The mountain processes and mountain hazards group (Cascade)
Mountain areas comprise dramatic landscapes and unique ecosystems, having fascinated humans for centuries. At the same time, they provide society with various goods and services such as water or space for recreation. Nevertheless, mountain areas also bear some considerable hazards and risks, which are increasing in the context of climate and subsequent environmental change. Geomorphological processes in mountain systems – such as receding glaciers and the associated formation of lakes, warming and thawing of permafrost ice, or different types of landslides – are often closely linked to each other. They can be involved in step-wise sequences of processes – so-called cascading effects – on different spatial and temporal scales, reaching all the way down to the foreland and resulting in damages or, in the worst case, even disasters.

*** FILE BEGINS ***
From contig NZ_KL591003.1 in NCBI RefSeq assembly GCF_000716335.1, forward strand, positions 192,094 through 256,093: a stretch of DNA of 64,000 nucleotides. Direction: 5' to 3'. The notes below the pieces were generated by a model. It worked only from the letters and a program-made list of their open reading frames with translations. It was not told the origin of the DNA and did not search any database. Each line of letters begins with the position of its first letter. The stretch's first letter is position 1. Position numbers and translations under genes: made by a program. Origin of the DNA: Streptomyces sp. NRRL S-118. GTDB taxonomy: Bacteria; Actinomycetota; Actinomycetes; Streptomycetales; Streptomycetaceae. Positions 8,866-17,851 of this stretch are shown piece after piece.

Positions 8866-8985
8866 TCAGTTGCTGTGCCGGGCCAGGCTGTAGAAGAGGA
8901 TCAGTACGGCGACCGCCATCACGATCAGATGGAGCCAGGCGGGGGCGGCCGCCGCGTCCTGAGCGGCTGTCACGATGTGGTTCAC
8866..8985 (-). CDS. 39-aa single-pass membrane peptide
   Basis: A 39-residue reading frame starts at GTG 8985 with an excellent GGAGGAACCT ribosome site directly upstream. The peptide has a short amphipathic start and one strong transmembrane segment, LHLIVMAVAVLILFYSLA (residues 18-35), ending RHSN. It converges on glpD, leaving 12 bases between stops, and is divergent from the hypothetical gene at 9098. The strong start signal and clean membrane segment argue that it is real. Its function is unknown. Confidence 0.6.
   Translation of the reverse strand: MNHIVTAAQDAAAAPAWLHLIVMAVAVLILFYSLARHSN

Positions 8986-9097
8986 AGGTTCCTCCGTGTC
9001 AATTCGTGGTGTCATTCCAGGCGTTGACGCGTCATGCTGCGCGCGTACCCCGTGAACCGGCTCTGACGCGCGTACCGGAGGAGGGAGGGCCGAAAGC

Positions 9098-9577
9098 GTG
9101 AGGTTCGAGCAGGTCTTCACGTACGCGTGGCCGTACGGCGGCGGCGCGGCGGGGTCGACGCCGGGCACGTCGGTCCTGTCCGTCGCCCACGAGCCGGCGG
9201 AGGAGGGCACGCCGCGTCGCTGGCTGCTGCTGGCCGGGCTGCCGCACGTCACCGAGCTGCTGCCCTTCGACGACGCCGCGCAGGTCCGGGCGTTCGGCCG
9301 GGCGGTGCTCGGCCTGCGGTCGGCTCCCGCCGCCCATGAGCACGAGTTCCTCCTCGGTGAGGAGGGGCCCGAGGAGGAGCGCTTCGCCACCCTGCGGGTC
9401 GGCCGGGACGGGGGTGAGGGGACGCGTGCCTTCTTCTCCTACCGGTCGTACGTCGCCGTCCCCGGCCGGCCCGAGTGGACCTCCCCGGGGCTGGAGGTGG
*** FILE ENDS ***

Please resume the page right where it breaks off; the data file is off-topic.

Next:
The aim of the working group Cascade is to contribute to a better understanding of geomorphological process relationships and the relevant human-environment-interactions in mountain areas, and thereby to improve the basis for an adequate handling of the corresponding chances and risks. This requires the combination of a broad variety of competencies and methods. Particular emphasis is also put on the transfer of knowledge and skills to learners of different levels.
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